Posted in Long Term Care or Extended Care | Comments Off

Is your Group Health Insurance plan renewing now?

All across the country, thousands of group health insurance plans are in their open enrollment period.  This means, your employer has presented you with your health insurance options for the upcoming year.  Often you are asked to select a new plan,  accept the default plan, or remain with your current plan.  What should you do?  And, if you have dependents on the group plan, should you keep them on the group plan or purchase often less expensive coverage in the individual market?

Here are a few articles to help you choose which plan is best for you:

Posted in Group Health Insurance | Comments Off

Morrill awarded CLTC – Certified in Long Term Care

Press Release: October 20, 2012

Thomas D. Morrill of the Morrill Insurance Group has been awarded a professional
degree in the field of long-term care, Certified in Long-Term Care (CLTC).
The program is independent of the insurance industry and focuses on
providing financial service professionals the tools needed to meet their
client’s long-term care needs.

“The field of long-term care is complex. It intersects with other professions such
as financial planning, tax law, home care, government funding and elder law. My
ability to serve the community depends on understanding what resources, such as
housing and services, clients will need as they age and how they will be paid
for,” Mr. Morrill explained.

“I have had far too many families ask for my advice on what they can do after a
loved one has been diagnosed with Alzheimer’s disease, dementia or some other
chronic illness. The fact is there is little that can be done at this point and
now these families are faced with years of physical stress and heartache. This
is compounded by the reality that paying for care can easily devastate their
family’s financial viability,” Mr. Morrill stated.

“It is my responsibility to help people understand the emotional, physical and
financial consequences associated with providing or paying for care over an
extended period of time. It is essential they have this information so they can
take action to protect those they love while they have options. I am committed
to helping my clients create an appropriate plan to meet their specific needs”,
said Morrill.

Mr. Morrill can be reached at: 816-891-7771 or

The company website is  The Morrill
Insurance Group is located in Kansas City, MO 64153.

For more information about CLTC please visit

Posted in Long Term Care or Extended Care | Comments Off

Health Insurance Costs Making you Mad?

Are you self employed or a sole proprietor? If so, you have probably experienced the hassle and frustration of buying your health insurance and the fact that premiums continue to rise.  What can you do?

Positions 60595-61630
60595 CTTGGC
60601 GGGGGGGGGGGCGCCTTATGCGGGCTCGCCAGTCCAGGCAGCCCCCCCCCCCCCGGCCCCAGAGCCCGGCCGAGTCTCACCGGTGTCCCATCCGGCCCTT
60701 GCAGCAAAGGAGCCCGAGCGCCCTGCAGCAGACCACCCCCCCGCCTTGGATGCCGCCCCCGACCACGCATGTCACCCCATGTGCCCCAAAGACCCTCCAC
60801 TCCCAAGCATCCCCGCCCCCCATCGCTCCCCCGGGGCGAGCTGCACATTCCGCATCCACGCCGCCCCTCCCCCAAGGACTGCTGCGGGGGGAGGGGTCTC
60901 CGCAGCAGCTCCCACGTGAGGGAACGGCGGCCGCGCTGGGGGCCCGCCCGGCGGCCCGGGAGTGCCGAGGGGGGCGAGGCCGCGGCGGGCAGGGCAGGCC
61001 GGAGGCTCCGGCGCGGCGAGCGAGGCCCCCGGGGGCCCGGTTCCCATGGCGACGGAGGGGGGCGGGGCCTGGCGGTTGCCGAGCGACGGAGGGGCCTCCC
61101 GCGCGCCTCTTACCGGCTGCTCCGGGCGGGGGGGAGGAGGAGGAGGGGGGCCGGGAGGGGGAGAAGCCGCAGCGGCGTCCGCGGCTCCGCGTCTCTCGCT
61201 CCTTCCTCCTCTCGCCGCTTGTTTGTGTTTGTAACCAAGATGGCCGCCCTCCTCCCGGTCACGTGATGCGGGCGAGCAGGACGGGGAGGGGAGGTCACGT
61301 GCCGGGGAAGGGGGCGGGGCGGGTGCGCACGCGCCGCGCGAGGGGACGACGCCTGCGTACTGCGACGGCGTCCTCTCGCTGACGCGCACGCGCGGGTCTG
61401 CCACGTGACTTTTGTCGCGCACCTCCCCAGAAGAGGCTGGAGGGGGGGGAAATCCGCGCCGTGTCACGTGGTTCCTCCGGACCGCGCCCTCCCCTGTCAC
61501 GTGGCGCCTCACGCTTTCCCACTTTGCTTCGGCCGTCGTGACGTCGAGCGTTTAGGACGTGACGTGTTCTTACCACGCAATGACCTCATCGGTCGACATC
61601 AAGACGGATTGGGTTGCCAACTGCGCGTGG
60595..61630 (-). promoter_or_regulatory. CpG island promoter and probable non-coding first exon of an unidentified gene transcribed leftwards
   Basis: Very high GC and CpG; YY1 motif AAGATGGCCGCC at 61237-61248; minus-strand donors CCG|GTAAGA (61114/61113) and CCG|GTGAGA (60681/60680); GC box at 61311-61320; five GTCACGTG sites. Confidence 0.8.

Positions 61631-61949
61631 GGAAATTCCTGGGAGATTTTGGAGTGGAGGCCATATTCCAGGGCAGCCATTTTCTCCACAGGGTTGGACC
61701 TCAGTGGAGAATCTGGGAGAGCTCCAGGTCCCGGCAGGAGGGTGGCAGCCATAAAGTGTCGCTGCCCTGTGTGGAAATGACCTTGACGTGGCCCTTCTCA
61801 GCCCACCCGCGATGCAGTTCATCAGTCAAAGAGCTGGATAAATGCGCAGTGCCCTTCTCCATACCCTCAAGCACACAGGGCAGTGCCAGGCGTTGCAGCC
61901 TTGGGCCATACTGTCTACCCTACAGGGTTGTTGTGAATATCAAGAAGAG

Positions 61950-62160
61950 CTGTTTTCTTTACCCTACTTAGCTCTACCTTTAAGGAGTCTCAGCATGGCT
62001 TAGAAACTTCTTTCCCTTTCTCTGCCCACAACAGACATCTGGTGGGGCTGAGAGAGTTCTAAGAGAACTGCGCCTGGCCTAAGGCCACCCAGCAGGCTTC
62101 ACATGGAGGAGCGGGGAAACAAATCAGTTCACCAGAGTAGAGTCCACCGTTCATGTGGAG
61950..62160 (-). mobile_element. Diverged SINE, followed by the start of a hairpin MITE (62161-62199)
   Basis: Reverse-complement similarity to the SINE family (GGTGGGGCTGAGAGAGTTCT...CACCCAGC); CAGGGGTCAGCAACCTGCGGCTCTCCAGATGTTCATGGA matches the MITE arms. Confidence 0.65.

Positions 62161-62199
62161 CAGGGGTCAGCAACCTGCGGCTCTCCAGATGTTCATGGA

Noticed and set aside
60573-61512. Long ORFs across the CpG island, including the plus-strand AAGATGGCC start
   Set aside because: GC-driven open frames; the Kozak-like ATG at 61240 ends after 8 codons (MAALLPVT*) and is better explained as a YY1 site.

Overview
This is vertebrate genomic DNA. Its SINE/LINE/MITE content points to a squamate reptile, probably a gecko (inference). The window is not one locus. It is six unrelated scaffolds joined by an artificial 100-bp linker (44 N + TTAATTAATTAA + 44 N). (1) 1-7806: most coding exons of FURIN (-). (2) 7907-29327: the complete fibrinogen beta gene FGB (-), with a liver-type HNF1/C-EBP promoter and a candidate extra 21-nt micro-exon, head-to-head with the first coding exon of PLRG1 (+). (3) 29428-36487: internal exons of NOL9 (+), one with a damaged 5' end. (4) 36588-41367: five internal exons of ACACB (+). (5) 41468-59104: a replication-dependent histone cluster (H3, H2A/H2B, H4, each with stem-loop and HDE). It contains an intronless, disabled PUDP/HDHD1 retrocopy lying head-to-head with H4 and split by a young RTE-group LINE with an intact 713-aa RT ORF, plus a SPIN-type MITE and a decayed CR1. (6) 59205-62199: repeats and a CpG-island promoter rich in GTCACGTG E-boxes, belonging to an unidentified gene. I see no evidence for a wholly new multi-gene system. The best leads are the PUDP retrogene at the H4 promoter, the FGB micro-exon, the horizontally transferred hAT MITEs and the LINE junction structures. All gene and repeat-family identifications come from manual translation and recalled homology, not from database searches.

My first suggestion is to work with a LOCAL independent broker who knows the local market.  Independent brokers work for you…..not just one insurance company with a few plans.  Independent brokers represent dozens of companies and hundreds of policies.  Each year, the broker can shop the market for you to find the best plans for your needs and budget.

Some people ask me if health insurance costs more if you buy it from an agent.  The answer is NO.  By MO and KS law, for a given person and a given plan the premiums are the same price whether they are sold through a broker or directly by the insurance company.

If you are self employed, you really have two general types of insurance you can purchase: a permanent or guaranteed renewable plan or a short term plan.

A permanent plan is one where, as long as you pay the premiums, the plan will stay with you until age 65.  This type of plan is a little more expensive but it will provide the best long term coverage.  Be sure it is a comprehensive major medical plan (coverage for doctors, hospitals, outpatient tests, and prescriptions) and there are no coverage limits.

Your aim with a permanent plan should be to insure yourself and your family against the most serious and financially disastrous losses that can result from illness or injury.  Buy a policy that will cover major expenses and pay them to the highest maximum level.  Save money on premiums, if necessary, by taking large deductibles and paying smaller costs out-of-pocket.

A short term plan is a temporary health plan (typically 1-9 months) and should NOT be used as a substitute for a permanent or group health insurance plan.  Short term plans are intended to be interim coverage or “gap” coverage, i.e., for people who know, with certainty, they will have long term coverage or coverage through an employer at a future date.

Also, if you have a group plan at work and also have dependents on the plan, you might have some other options.  Sometimes it is more economical to put some or all of the dependents on an individual policy.  However, this is a case by case basis and would require some evaluation of premiums and the health of your dependents. 

One word of caution about shopping on the internet: beware and be careful.  There are dozens of legitimate agents on the web.  But, there are also unscrupulous agents on the web selling nothing more than a discount plan with no or very little insurance coverage.   If you hear the words “all conditions accepted” or “you can’t be denied coverage”….beware!

Posted in Individual or Family under 65 | Comments Off